Technology, Multilateralism, War and Peace

“The United Nations was born from war. Today, we must be here for peace." Those were the words of the new secretary-general, António Guterres, outlining his vision for the U.N. And key to any discussion on peace is the question of how to navigate disruptions and transformations caused by technology.

Established players in every industry and sector are trying to anticipate how the pace and scale of technology might change the landscape, to identify risks and opportunities, and to get ahead of the process rather than waiting to be surprised. The U.N., like other multilateral organizations, continues to take a reactive approach to technology and its impact on the U.N.’s institutional mandate. A growing number of people and institutions see the U.N. as no longer relevant to the future.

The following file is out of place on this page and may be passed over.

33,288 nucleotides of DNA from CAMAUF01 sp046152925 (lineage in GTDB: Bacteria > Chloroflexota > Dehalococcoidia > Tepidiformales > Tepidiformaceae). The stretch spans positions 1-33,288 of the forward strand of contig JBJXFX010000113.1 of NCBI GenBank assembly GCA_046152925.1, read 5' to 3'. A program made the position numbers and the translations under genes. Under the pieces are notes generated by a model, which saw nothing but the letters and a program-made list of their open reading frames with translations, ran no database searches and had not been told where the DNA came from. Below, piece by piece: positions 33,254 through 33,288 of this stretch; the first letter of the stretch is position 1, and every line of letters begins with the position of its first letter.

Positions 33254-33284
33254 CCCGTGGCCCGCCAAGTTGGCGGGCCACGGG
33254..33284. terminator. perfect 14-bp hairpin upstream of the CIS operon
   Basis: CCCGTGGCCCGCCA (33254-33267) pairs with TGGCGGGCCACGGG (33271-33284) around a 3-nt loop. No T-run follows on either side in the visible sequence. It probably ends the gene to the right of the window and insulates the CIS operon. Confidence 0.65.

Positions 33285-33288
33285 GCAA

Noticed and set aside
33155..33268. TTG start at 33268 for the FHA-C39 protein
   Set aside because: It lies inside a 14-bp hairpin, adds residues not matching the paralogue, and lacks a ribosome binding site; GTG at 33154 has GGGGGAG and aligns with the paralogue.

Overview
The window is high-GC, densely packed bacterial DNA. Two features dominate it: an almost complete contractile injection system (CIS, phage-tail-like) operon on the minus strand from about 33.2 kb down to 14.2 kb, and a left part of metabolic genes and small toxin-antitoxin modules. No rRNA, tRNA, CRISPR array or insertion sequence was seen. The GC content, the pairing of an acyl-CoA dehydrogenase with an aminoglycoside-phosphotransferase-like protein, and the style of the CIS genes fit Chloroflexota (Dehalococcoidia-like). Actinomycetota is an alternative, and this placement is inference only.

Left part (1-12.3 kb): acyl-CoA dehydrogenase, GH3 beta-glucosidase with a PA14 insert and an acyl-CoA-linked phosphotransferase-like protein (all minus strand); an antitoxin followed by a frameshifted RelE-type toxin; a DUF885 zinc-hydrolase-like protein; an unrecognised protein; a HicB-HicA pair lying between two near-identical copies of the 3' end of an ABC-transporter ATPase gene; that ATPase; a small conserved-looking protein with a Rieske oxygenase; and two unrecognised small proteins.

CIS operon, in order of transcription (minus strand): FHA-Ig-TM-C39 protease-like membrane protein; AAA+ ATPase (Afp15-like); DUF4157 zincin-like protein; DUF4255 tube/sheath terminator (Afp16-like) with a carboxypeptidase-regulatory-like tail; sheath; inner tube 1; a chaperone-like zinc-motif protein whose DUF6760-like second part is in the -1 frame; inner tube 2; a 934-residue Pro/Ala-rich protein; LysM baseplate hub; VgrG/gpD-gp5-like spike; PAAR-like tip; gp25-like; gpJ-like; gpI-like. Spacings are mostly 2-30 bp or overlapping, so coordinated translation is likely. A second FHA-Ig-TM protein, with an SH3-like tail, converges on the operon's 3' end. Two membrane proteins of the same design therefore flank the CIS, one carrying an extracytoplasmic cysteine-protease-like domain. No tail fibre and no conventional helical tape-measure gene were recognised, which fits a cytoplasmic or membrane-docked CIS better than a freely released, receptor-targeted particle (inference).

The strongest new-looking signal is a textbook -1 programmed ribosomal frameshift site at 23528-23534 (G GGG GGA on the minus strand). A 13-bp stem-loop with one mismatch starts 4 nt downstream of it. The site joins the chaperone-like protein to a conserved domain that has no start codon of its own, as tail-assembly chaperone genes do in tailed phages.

The U.N. Charter talks of protecting against “untold sorrow” and establishing a just world of equal rights and access to social progress. Throughout history, technological advances have created asymmetries detrimental to those goals, but have also presented extraordinary opportunities. Yet the U.N. shows little awareness of how current changes will inevitably and rapidly reshape its role. In 1975, the U.N. General Assembly stated that "scientific and technological progress has become one of the most important factors in the development of human society.” But few additional thoughts about how technological development impacts and transforms the U.N.’s mission have emerged in the succeeding 42 years.